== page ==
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Bioluminescence: lighting up the natural world
The forest floor is barely visible in the low light conditions when it suddenly bursts into life, becoming a neon green blanket of light.
The source of this eerie light is a bioluminescent fungus, known only by the name given to it by locals: “chimpanzee fire”.
Filmmaker Verity White was able to catch this phenomenon on camera for the Congo episode of the BBC/Discovery series Africa using long-exposure time-lapse photography techniques.
This bizarre species was filmed in the Goualougo triangle, near the Dzanga river in Congo Brazzaville.
The existence of the fungus was so little-known that even experienced field scientists had never seen it.
It was only when Ms White asked local guides if they had ever heard of the glowing fungus that its whereabouts came to light.
“On the off-chance of seeing it, I took a time-lapse camera with me,” Ms White tells BBC Nature.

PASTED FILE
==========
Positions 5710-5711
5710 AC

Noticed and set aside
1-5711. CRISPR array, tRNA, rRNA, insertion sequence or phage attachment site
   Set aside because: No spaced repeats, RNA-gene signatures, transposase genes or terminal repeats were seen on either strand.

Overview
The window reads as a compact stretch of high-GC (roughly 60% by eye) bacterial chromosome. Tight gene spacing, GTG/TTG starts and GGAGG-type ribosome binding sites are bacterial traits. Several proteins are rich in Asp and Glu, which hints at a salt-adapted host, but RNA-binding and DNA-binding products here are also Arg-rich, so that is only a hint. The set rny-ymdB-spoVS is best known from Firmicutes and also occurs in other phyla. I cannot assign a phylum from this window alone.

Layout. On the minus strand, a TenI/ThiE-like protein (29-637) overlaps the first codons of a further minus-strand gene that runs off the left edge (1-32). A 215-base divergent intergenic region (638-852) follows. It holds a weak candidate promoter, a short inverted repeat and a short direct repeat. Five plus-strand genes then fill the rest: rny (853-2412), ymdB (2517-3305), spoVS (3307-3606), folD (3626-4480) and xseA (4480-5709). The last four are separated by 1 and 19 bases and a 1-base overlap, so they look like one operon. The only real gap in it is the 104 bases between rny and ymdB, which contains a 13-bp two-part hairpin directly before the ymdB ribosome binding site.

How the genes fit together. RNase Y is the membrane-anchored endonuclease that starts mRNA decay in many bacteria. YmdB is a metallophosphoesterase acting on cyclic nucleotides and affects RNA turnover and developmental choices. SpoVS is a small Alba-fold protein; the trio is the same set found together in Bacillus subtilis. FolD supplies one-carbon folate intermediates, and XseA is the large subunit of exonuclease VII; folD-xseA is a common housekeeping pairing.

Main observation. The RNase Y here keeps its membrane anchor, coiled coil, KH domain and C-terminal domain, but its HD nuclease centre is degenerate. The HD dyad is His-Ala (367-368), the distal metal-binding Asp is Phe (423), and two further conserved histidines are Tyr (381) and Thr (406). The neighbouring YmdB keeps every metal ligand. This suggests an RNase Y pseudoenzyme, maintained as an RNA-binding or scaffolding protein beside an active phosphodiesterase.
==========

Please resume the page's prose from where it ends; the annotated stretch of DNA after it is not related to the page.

“The scientist I was working with said he’d never seen it, so I thought I’d ask the local Bayaka trackers. The trackers said ‘Yes, of course – it’s everywhere’.”
“It was only ever a long shot – but it worked out.”
After the discovery in the Congo the filming continued in laboratory conditions to capture the microscopic details of how the fungus grows.
Shedding some light
Ms White’s scenes of the fungus in its forest environment produced a visually compelling piece of footage, but what also emerges from the chance filming is how little is known about such an astonishing natural phenomenon.
Nobody knows what genus the ‘chimpanzee fire’ fungus belongs to, let alone the species.
Why it grows on the forest floor in the Goualougo triangle is also a mystery, although theories have been put forward, such as attracting invertebrates that in turn spread the fungus’ spores.
Bioluminescence is the process in living organisms where the energy from a chemical reaction is released as light. It is the enzyme luciferase that catalyses the reaction of oxygen with the light-emitting chemical luciferin
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